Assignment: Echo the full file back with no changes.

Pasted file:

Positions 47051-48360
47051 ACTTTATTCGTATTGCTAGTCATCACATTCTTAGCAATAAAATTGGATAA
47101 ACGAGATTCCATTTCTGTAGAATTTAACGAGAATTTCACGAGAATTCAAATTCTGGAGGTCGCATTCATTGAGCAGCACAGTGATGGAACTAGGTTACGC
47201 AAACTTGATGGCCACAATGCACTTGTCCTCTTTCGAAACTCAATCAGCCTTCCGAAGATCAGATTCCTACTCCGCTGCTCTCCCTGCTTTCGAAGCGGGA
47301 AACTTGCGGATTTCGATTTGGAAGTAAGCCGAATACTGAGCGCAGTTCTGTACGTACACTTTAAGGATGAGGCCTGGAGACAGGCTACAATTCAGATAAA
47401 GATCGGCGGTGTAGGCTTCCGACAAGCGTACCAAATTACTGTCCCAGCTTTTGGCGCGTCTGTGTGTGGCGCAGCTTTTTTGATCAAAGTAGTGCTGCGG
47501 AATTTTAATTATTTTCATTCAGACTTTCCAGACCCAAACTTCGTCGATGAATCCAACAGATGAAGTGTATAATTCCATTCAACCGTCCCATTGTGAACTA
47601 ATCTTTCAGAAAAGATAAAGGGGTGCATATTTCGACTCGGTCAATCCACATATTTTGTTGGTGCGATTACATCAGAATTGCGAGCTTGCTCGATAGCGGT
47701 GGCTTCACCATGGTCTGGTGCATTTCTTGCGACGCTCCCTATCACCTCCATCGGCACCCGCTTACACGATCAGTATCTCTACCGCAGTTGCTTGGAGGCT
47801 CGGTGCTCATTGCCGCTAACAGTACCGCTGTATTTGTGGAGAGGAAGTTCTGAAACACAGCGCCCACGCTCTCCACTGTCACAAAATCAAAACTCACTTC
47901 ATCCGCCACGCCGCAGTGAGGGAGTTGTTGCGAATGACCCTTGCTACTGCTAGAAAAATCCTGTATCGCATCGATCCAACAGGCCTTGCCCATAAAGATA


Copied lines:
Positions 47051-48360
47051 ACTTTATTCGTATTGCTAGTCATCACATTCTTAGCAATAAAATTGGATAA
47101 ACGAGATTCCATTTCTGTAGAATTTAACGAGAATTTCACGAGAATTCAAATTCTGGAGGTCGCATTCATTGAGCAGCACAGTGATGGAACTAGGTTACGC
47201 AAACTTGATGGCCACAATGCACTTGTCCTCTTTCGAAACTCAATCAGCCTTCCGAAGATCAGATTCCTACTCCGCTGCTCTCCCTGCTTTCGAAGCGGGA
47301 AACTTGCGGATTTCGATTTGGAAGTAAGCCGAATACTGAGCGCAGTTCTGTACGTACACTTTAAGGATGAGGCCTGGAGACAGGCTACAATTCAGATAAA
47401 GATCGGCGGTGTAGGCTTCCGACAAGCGTACCAAATTACTGTCCCAGCTTTTGGCGCGTCTGTGTGTGGCGCAGCTTTTTTGATCAAAGTAGTGCTGCGG
47501 AATTTTAATTATTTTCATTCAGACTTTCCAGACCCAAACTTCGTCGATGAATCCAACAGATGAAGTGTATAATTCCATTCAACCGTCCCATTGTGAACTA
47601 ATCTTTCAGAAAAGATAAAGGGGTGCATATTTCGACTCGGTCAATCCACATATTTTGTTGGTGCGATTACATCAGAATTGCGAGCTTGCTCGATAGCGGT
47701 GGCTTCACCATGGTCTGGTGCATTTCTTGCGACGCTCCCTATCACCTCCATCGGCACCCGCTTACACGATCAGTATCTCTACCGCAGTTGCTTGGAGGCT
47801 CGGTGCTCATTGCCGCTAACAGTACCGCTGTATTTGTGGAGAGGAAGTTCTGAAACACAGCGCCCACGCTCTCCACTGTCACAAAATCAAAACTCACTTC
47901 ATCCGCCACGCCGCAGTGAGGGAGTTGTTGCGAATGACCCTTGCTACTGCTAGAAAAATCCTGTATCGCATCGATCCAACAGGCCTTGCCCATAAAGATA